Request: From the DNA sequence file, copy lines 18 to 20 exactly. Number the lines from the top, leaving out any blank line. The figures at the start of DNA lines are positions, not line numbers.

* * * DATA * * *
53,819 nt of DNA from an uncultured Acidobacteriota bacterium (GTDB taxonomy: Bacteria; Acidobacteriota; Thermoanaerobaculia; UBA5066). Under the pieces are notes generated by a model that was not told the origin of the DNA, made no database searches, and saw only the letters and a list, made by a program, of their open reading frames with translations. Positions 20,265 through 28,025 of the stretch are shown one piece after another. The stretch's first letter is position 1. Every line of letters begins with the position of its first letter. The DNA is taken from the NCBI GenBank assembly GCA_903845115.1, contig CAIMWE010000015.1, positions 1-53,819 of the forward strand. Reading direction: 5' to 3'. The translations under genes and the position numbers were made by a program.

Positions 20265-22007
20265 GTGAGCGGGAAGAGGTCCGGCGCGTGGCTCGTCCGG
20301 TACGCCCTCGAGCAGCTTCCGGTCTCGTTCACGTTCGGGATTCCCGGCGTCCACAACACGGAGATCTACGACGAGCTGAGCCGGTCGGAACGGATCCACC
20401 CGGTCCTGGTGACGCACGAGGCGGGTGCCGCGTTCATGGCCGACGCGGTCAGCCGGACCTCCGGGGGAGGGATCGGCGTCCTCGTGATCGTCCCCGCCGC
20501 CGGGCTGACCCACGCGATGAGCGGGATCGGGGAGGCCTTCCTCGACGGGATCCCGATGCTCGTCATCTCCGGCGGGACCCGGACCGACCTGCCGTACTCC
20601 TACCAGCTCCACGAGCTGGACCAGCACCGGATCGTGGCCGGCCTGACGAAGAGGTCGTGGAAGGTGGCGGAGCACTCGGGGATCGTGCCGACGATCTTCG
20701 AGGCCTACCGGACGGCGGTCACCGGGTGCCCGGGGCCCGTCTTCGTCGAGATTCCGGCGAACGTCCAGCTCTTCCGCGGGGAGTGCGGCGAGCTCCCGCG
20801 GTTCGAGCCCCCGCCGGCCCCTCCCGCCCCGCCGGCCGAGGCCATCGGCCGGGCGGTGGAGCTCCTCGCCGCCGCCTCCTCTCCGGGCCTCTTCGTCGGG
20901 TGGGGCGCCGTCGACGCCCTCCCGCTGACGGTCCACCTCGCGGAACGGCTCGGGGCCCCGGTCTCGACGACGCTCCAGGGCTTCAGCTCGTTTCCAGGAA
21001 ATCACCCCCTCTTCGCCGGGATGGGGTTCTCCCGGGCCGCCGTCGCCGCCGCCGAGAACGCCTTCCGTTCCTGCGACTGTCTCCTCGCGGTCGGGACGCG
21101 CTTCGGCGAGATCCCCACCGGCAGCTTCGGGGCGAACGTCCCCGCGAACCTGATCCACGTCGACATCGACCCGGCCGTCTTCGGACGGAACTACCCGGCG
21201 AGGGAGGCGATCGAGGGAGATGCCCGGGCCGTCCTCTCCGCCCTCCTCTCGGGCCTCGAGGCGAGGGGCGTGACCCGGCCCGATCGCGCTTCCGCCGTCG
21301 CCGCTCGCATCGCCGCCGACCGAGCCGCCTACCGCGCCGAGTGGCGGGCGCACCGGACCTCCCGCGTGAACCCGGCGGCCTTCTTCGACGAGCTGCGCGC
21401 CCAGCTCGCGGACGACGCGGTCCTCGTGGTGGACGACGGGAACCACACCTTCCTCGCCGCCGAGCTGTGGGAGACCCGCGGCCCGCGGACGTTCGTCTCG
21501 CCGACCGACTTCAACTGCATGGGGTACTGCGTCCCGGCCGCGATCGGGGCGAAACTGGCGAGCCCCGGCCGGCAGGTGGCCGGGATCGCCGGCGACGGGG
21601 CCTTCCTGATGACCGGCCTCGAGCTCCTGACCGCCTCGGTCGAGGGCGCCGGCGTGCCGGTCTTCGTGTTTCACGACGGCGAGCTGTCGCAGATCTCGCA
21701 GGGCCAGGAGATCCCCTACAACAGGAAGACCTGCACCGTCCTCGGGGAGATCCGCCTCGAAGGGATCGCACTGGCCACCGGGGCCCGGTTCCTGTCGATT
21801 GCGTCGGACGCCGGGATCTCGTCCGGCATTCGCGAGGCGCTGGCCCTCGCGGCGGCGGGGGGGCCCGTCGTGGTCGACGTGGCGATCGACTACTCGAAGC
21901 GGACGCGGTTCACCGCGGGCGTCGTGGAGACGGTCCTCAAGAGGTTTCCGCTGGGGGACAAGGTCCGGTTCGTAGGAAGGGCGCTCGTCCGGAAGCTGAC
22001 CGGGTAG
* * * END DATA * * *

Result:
21701 GGGCCAGGAGATCCCCTACAACAGGAAGACCTGCACCGTCCTCGGGGAGATCCGCCTCGAAGGGATCGCACTGGCCACCGGGGCCCGGTTCCTGTCGATT
21801 GCGTCGGACGCCGGGATCTCGTCCGGCATTCGCGAGGCGCTGGCCCTCGCGGCGGCGGGGGGGCCCGTCGTGGTCGACGTGGCGATCGACTACTCGAAGC
21901 GGACGCGGTTCACCGCGGGCGTCGTGGAGACGGTCCTCAAGAGGTTTCCGCTGGGGGACAAGGTCCGGTTCGTAGGAAGGGCGCTCGTCCGGAAGCTGAC